To return to the point about mindset we discussed at the beginning. The reason why saving is so difficult is because you’re forcing your mind to work in a different way, and that is uncomfortable, and difficult, and frustrating. But often it’s the toughest stuff that is the most rewarding.
Savings 101 cheat sheet
So there you have some basic practical techniques to stay on track with your savings. As you progress through your journey you’ll find you won’t need to use these techniques as much. If ever you hit a hiccup, return to these techniques to help you out.
Here they are again:
- Physically create something that charts your progress: Make a chart that you can interact with that visually shows you how much you’ve currently saved and how close you are to hitting your goal
- Turn it into a game: Set high scores for yourself to beat; say you spend £15 on coffee this week, next week see how much you can beat that record. Similarly, write a reminder on your fridge of the lowest you’ve managed to live on for a week
- Push yourself further than your comfortable with: Humans became the dominant species because we were the best at adapting to changes in our environment. Get out of your comfort zone and put more into your savings (it’s not like you’re wasting it anyway)
- Focus on what the money actually is: Money is just a tool, if you learn to love money you’ll become a greedy miser. Think about what you’re going to use the money for, that is the reason you save. Even if it’s just a fancy coat, look at each £1 saved as a piece of fabric, or a zip
- Mistakes make the journey: When you first begin saving, you’re practicing. You’re seeing what works for you. You’ll screw up, you’ll make mistakes, you’ll feel disappointed in yourself, but that’s only because you haven’t done this before. Every mistake you make brings you closer to mastering the skill
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Here are some more articles to help you save:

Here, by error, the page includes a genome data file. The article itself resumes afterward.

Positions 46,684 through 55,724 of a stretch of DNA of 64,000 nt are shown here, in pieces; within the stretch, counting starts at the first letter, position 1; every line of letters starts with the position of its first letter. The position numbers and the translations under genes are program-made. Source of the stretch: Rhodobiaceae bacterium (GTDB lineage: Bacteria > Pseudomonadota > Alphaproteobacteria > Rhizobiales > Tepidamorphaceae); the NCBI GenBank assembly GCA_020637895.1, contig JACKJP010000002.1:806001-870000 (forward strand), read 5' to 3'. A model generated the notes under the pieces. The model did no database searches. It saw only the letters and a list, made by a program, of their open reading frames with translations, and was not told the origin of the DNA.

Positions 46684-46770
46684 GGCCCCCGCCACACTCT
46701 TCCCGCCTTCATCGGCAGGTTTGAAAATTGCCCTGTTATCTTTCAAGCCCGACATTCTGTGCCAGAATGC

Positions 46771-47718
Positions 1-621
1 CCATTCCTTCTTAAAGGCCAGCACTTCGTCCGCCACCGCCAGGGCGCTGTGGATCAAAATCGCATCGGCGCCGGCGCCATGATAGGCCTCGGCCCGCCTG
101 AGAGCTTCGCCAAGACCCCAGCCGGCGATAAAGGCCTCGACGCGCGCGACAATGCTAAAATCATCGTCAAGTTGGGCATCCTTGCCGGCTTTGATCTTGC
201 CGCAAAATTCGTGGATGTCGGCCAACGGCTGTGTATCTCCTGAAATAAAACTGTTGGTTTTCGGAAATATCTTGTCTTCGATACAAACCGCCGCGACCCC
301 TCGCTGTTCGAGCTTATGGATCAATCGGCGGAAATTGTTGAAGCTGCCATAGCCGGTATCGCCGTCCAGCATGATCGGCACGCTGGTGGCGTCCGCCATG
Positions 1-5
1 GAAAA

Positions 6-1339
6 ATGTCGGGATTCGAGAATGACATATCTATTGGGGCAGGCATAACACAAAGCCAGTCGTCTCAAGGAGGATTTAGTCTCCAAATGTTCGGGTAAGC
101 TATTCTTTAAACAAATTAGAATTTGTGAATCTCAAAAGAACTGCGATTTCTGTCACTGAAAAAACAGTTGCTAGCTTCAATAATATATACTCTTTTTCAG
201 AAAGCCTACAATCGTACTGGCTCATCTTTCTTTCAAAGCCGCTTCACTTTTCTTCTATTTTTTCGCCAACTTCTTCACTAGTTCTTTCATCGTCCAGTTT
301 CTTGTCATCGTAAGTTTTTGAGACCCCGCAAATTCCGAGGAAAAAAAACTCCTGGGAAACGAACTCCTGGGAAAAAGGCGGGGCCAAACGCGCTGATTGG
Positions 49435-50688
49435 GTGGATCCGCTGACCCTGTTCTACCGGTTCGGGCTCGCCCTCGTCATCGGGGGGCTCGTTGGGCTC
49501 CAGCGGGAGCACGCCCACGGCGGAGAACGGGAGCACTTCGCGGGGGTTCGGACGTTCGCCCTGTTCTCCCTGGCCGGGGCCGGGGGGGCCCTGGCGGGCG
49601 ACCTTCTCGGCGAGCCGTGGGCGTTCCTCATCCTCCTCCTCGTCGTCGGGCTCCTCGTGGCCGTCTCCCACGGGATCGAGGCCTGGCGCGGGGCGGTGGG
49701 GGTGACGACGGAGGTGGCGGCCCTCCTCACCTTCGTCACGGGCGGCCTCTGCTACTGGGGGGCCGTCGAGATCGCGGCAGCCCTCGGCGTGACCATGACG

- Trick yourself into becoming a money magnet
- 7 techniques that will dramatically increase your saving
- 5 things you should be spending more money on (and how to do them for free)
I’ve been looking around the Internet for awhile now for a decent article on items worth splurging on, and things you should never spend more than $2 on, like maybe dishsoap or something you use a lot of and frequently. Any thoughts or recommendations?
What a coincidence Kaela, I just posted an article about your question here.
When it comes to the smaller everyday purchases, you should just make sure that you can buy everything that you need that you’ve set within your budget. Some things are worth spending a bit more on because they are objectively of higher quality. These are things like;
– Shampoo and conditioner
You should spend a bit more on these items as they’ll make your life easier. However, there are things that aren’t worth spending more cash on because all the different brands have the same level of quality, things like:
– Shower gel
– Cleaning supplies
– Over the counter medication
– Canned goods
You probably have a good idea already of what products you enjoy using and which ones you don’t. It’s not worth your time worrying about the various brands of products that you buy (as long as your weekly shopping stays within your budget). The biggest savings come from changing your spending habits. For example, if you buy a lot of pre-packaged food goods your wasting money and your health as the same meal can be made yourself for much cheaper and with a greater nutritional value. Another thing that I see people doing (with regards to supermarket shopping) is not sticking to their shopping list, and end up buying things that they don’t really need because a product is “buy one get one free”. Finally, if you buy a lot of snack food (crisps, carbonated drinks, biscuits/cookies) it’s also a waste of cash. These foods don’t give you the nutrition that you need, nor do they satisfy your hunger meaning that you will still eat more later.
Thanks for reading the site! Hope this helps 🙂